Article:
Gael Chatagno gave himself an early present when three days before his 25th birthday he piloted his Electric Motion to the 2021 Hertz FIM Trial World Championship Trial-E title on home ground at Cahors in France.
Always considered a rising star – he was the Trial125 champion in 2014 and two years later won a Trial2 round – before injuries and academic studies combined to slow his progress, Chatagno found a fresh motivation by switching to Trial-E.
After losing out on the Trial-E title on a tie-break to Spanish legend Albert Cabestany last season, Chatagno went one better in 2021 and enjoyed a clean sweep of all four points-paying days to finally clinch the crown.
He’s deep-thinking and articulate so, naturally, we wanted to find out more about what makes the man from Marseille tick – and what he feels could lie in the future for battery-powered bikes.
TrialGP: Congratulations on your Trial-E title – how does it feel to be the champion?
Gael: “I’m very happy to get this title. We won all the rounds of the championship which was our objective but it wasn’t always easy, especially the last round in Cahors where I won with only a one-point lead. These results reward all my personal work and that of my team and my entourage so we are very happy.”
TrialGP: You had a lot of success on conventional bikes in Trial125 and Trial2 – why the switch to Trial-E?
Gael: “To tell the truth, I had a lot of problems during my last years in the Trial2 world championship with a lot of injuries and a lack of training due to my studies which took more and more time.
“Even if I had some good results, I didn’t have much means and motivation to get back to my best form and then I saw that Electric Motion was releasing a new model in 2019, the new Epure Race. I called them because I thought it could be a good project for me working on a new bike with new ambitions. I think I made the right choice!”
TrialGP: How frustrating was it to miss out so narrowly to Albert Cabestany in 2020?
Gael: “At the beginning I didn’t really think about going for the Trial-E title, I just wanted to do my best, give my best and try to put the pressure on Albert. After some difficult years, I wanted to prove to myself what I was capable of and I managed to do some good things throughout the championship, in particular by winning the two races in Isola 2000.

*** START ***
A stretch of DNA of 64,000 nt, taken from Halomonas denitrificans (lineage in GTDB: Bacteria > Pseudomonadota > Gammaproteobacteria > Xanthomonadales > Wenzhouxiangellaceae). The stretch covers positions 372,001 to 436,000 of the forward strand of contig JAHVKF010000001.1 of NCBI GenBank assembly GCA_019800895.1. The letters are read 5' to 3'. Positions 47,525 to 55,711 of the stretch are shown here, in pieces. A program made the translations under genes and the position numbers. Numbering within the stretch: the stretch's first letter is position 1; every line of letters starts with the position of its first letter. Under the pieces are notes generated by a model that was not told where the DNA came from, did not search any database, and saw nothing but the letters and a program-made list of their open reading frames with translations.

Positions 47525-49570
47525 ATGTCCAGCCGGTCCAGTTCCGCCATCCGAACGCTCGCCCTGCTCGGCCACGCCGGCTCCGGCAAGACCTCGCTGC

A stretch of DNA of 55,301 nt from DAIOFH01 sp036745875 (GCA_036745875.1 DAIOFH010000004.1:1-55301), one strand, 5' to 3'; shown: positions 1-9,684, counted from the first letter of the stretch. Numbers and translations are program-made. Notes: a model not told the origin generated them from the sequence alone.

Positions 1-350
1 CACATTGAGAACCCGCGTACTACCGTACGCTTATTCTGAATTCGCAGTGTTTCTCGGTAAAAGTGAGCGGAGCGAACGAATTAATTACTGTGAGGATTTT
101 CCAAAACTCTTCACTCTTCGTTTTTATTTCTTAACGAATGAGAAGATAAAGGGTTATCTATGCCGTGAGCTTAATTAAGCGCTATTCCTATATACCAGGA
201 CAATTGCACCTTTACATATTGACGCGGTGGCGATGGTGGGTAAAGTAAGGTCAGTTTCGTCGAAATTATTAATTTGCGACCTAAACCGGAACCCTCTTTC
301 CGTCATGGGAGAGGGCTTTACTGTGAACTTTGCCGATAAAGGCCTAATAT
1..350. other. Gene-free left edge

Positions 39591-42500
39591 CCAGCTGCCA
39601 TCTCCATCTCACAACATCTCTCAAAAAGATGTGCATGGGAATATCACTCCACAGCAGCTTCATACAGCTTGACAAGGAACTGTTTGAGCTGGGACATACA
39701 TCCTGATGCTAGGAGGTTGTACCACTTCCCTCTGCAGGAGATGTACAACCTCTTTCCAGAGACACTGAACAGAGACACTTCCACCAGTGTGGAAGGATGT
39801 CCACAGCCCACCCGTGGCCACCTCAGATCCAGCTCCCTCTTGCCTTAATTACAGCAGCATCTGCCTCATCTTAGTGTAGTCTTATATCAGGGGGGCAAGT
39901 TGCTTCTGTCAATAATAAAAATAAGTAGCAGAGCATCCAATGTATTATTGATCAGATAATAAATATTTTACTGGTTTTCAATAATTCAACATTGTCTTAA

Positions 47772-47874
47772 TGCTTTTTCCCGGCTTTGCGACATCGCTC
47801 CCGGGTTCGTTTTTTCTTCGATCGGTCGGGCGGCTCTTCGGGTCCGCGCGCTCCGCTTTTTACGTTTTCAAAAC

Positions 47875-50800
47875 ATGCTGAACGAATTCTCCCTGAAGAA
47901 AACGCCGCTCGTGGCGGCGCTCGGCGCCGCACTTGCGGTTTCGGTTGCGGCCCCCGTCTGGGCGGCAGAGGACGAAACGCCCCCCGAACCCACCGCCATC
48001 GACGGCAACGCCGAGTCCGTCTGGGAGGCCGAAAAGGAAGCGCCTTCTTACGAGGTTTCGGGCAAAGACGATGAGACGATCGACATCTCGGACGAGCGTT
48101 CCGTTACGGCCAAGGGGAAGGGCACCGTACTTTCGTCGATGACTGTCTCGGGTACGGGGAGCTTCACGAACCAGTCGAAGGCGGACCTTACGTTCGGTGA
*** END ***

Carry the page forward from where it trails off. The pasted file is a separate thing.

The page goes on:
“After the last round there was obviously some frustration but I won’t have a bad memory of it because this championship allowed me to regain confidence in myself and to prove to myself that I can be competitive.”
TrialGP: Were you surprised by how dominant you were this year?
Gael: “No, because winning all the rounds was my goal. However, it’s always easier to say than to do, especially as Julien Perret fought well throughout the championship.”
TrialGP: How have you had to adapt your style for an electric bike?
Gael: “An electric bike is almost like a combustion bike. The clutch, engine speed and coordination of movements remain the central elements of the riding. Some things change – such as the power curves which arrive more quickly than on a combustion bike or the absence of the gearbox to which you have to adapt – but, after a good month of training, you will find the same sensations as on a combustion bike. There is still work to be done to match the performance of the [combustion] bikes but we are not idle!”
TrialGP: What do you see in the future for the Trial-E class?
Gael: “It is becoming more and more difficult to find places to train, to meet and to bring new riders to trial. The development of electric models, which are much better perceived by the authorities and other users, seems to be a good solution. In any case, even if other manufacturers present themselves next year, I hope that the FIM will authorise [electric motorcycles] to ride in other categories – I am thinking of Trial2 in the short term and one day surely in TrialGP. It will be the best way to make the bike progress.”
TrialGP: Do you think an electric bike will ever be competitive in TrialGP?
Gael: “Yes, I think so. I don’t know about other electric bikes or current projects – and for EM there is still a lot of work to do – but considering the speed at which it’s evolving and the margin of progress it has left, I would say between three and five years.”
Round five of the 2021 Hertz FIM Trial World Championship takes place this coming weekend when the TrialGP and Trial2 competitors join forces with the TrialGP Women and Trial2 Women classes at the Spanish TrialGP at Pobladura de las Regueras.
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For more information go to http://www.trialgp.com